Grand Terrace

By Ryan Hagen, The Sun
Posted: 12/04/13, 6:39 PM PST |

GRAND TERRACE >> A month after voters convincingly rejected a divisive attempt to pass a tax measure — without which, it was warned, the city risked collapse — officials here say they’ve learned for the first time of money from the state Department of Finance that covers a large portion of the expected deficit.

The city received more than $300,000 in January and more than $200,000 more in June that it wasn’t expecting, causing it to re-examine the model used by a consultant and conclude that the city can expect more than $700,000 per year that wasn’t part of its original projections, plus about $500,000 in one-time money, said Steve Elam of Wildan Financial Services, who functions as the city’s finance director.

For a city where a $1.5 million tax measure was described as do-or-die — die meaning closing both city parks, closing the senior center and cutting staff hours to a level that already led many to leave — that’s a huge swing.

“The city still had fiscal challenges, but they clearly were not in a fiscal emergency status,” Elam said at a special meeting of the City Council on Tuesday, despite the fact that in June the city declared a fiscal emergency so that it would legally be able to put a tax increase on the ballot for November’s off-year election.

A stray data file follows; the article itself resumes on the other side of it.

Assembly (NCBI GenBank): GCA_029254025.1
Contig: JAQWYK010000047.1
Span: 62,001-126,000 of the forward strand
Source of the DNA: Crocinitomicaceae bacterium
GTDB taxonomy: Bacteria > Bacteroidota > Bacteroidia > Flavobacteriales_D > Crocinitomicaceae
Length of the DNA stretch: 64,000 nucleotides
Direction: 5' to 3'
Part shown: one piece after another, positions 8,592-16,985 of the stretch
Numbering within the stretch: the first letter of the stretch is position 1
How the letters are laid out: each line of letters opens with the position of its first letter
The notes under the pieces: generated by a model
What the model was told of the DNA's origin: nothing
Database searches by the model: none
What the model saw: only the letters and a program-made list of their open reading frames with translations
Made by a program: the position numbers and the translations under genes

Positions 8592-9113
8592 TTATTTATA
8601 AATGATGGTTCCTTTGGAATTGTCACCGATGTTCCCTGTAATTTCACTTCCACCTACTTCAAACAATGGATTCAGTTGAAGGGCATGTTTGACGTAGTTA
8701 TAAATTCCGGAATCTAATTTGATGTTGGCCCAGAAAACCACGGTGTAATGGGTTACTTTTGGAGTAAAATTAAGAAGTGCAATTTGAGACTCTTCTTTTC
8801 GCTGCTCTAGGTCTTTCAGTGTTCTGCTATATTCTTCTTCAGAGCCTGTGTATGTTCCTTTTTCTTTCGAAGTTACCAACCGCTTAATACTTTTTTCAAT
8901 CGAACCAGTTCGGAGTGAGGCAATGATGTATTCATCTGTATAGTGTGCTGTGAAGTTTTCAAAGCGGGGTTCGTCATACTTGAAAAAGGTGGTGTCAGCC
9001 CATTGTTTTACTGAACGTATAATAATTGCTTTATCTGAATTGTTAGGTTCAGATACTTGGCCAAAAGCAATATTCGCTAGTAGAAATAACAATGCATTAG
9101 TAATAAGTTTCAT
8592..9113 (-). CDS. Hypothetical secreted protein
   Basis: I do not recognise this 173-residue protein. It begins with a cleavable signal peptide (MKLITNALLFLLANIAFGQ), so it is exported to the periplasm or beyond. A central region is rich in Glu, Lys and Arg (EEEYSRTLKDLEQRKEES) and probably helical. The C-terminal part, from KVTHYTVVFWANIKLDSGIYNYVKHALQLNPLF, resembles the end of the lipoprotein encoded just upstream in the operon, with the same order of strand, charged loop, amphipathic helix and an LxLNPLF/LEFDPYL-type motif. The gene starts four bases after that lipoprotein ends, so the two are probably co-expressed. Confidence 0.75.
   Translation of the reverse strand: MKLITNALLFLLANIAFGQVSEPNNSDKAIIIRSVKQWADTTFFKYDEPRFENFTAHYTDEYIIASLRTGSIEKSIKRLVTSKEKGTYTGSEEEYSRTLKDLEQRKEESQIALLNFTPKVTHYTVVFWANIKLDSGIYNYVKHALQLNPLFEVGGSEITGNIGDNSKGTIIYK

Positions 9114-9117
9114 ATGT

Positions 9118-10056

That led to pointed and suspicious questions from residents and elected officials, none of whom said they were told about the money until after the election.

“This is just simply inexcusable,” said Councilman Bernardo Sandoval. “For most cities, they could take the impact. Because our general fund is so small and because of the history of using Redevelopment Agency funds to pay for operating expenses, these things should have been brought to our attention — even the potential of having these revenues should have been brought to our attention.”

City Manager Betsy Adams said she didn’t want to say anything until she understood why the city was getting the money and whether it would continue.

That task was left with another consulting company, Diamond Bar-based HdL Coren & Coe. David Schey, a principal with HdL, said he hadn’t understood the importance of finding that out but had called the county auditor controller treasurer tax collecter every week or so to try to find out.

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